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Why the Government can’t turn its back on the scourge of fuel poverty

ImageIn just five years legislation should consign fuel poverty to history. But will the public funds be made available for this commitment to be honoured? And will the Government be in breach of the law it championed?

There is a definite ranking order for judging the status of political commitments. Least important is an off-the-cuff remark from a junior minister, answering questions in a village hall. Public policy is unlikely to alter one jot in consequence. Next is a comment in parliament by the same minister. Again, the leviathan of state will take some persuading to change. Ditto even from Cabinet ministers. If the same commitment appears in a formal government White Paper, that begins to get serious. Include it in a manifesto, and then you are in business. Probably.

But the fact is that, in each of these cases, the politicians – or more likely, the civil servants behind them – will normally have left themselves just sufficient wiggle room. Just in case anything goes wrong. There is one exception to this rule.

 Four million out of fuel poverty

Acts of Parliament are that exception. They are the law of the land. Which not only do humble citizens have to obey. So also do governments.

Which is why the words of the Warm Homes & Energy Conservation Act 2000 are engraved on the hearts of those concerned with finally removing the scourge of fuel poverty from the land. Because effectively what that Act requires is that, by 2011, every single vulnerable household must be removed from fuel poverty. Not some, not many. But all four million of them.

The definition of fuel poverty is stark. It covers any household where more than 10% of disposable income – after housing benefits – has to be spent just keeping warm.

Put that into perspective: even with recent price rises, every reader of EiBI will be spending way less than 5% of disposable income on fuel – hopefully, far less because they will be practicing at home what they preach at work.

The present energy minister Malcolm Wicks first entered the public stage 20 years ago as the author of “Old and Cold”, a seminal publication which helped make people aware of the appalling state of our housing stock. Which made sure the phrase “fuel poverty” entered the political lexicon.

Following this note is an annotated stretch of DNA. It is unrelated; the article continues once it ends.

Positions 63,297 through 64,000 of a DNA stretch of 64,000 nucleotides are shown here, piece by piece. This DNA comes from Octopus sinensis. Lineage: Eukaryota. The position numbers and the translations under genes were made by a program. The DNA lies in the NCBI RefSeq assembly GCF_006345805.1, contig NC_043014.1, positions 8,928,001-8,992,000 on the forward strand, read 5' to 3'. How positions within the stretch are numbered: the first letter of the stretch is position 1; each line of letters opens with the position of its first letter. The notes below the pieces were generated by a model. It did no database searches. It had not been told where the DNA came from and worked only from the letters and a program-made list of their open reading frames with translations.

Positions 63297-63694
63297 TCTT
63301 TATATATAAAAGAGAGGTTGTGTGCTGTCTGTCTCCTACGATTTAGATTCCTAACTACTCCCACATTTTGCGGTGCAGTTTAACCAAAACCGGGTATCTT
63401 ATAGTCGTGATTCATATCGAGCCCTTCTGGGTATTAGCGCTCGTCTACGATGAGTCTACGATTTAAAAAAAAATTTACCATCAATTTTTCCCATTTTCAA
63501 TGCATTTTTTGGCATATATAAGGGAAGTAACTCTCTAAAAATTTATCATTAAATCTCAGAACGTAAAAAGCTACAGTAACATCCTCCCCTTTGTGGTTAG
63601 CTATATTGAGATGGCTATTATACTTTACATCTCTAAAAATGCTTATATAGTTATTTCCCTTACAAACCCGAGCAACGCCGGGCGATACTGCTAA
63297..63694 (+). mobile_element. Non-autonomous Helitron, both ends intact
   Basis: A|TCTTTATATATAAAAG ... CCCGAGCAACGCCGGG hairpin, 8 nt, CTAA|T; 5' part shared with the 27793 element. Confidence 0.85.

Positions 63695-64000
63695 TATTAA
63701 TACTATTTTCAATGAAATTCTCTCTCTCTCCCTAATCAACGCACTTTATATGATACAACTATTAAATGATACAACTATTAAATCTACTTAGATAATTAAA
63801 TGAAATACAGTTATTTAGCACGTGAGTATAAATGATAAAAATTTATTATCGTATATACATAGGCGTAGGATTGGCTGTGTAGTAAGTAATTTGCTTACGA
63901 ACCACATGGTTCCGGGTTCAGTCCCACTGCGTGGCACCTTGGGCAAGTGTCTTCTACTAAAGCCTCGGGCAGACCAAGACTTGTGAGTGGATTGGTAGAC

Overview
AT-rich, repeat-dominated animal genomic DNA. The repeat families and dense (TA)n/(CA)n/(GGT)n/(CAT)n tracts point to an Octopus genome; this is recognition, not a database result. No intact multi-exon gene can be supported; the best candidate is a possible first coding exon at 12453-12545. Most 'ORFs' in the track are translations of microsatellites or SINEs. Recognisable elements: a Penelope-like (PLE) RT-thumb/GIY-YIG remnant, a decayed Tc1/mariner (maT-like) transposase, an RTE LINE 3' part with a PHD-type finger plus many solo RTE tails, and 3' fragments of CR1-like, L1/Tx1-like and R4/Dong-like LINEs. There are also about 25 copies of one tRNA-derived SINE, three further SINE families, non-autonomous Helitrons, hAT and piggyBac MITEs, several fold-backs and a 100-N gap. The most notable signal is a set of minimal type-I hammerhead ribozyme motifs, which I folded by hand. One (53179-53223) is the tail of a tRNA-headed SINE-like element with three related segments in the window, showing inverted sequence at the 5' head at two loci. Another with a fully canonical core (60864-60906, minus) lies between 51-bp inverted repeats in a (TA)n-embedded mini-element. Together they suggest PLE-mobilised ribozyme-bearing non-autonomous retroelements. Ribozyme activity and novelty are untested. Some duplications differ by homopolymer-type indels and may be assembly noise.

Throughout the 1980s and 1990s the charity NEA led the campaign to abolish fuel poverty. Not that anybody sane was ever in favour of continuing with fuel poverty. It is just that, to remove households from such deprivation, requires not just a handout at Christmas to help pay the bills. But a whole lot of expensive remedial work upon the buildings themselves, improving the efficiency of the homes of low income families.

This is genuinely an all-party issue. It is not coincidental that it was a Conservative MP (David Amess) who piloted that Act onto the statute book in 2000. Nor that his co-sponsors were LibDems and nationalists as well as Labour MPs. Nor that it was John Prescott, as deputy prime minister, who put flesh on the Act’s requirements.

Because that date when fuel poverty must be abolished does not appear in the actual Act of Parliament. That simply mandates government to set a timetable. And this the DPM did – with a flourish. And, it has to be recalled, to great applause.

Consequently it follows that the government is legally required to ensure that it puts in place schemes that will deliver, on time, abolition of fuel poverty. Including the requisite funds.

The timetable can of course be altered. But not at a flick of a ministerial pen. Nor via some obscure Parliamentary manoeuvre. But only after a full public consultation exercise, in which the intention to resile on the commitment is made fully public. Followed by detailed Parliamentary scrutiny of the new timetable. Not a five minute exercise. Nor one conducive with winning many friends.

Present funding is woefully inadequate

The reason why anybody should be even surreptitiously considering such a manoeuvre is plain. The government’s own Fuel Poverty Advisory Group, set up after the 2000 Act, has made it clear in annual report after annual report.

Present funding for remedial schemes for homes in fuel poverty is woefully inadequate. A problem augmented by the knowledge that higher fuel prices are inevitably leading to more rather than less households “qualifying” as fuel poor.

The Treasury is even now negotiating spending levels for public programmes, for the final three years up to 2011. In other words, up to the time when fuel poverty must be eliminated, by law, in every vulnerable home.

The law requires that the remedial programmes are so funded, that a reasonable person could conclude that all the relevant homes can be sufficiently improved by 2011, in order that there is no chance of anybody suffering from fuel poverty within them.

Jointly responsible for delivering compliance with the 2000 Act are the environment minister Ian Pearson – and the energy minister. The same Malcolm Wicks who first turned fuel poverty into a live political issue.

It would surely be the cruellest of ironies were it to be he of all people who had to face the judgement from the courts, that government was in breach of the very law it had passed. And instructed to find the necessary funds to comply.






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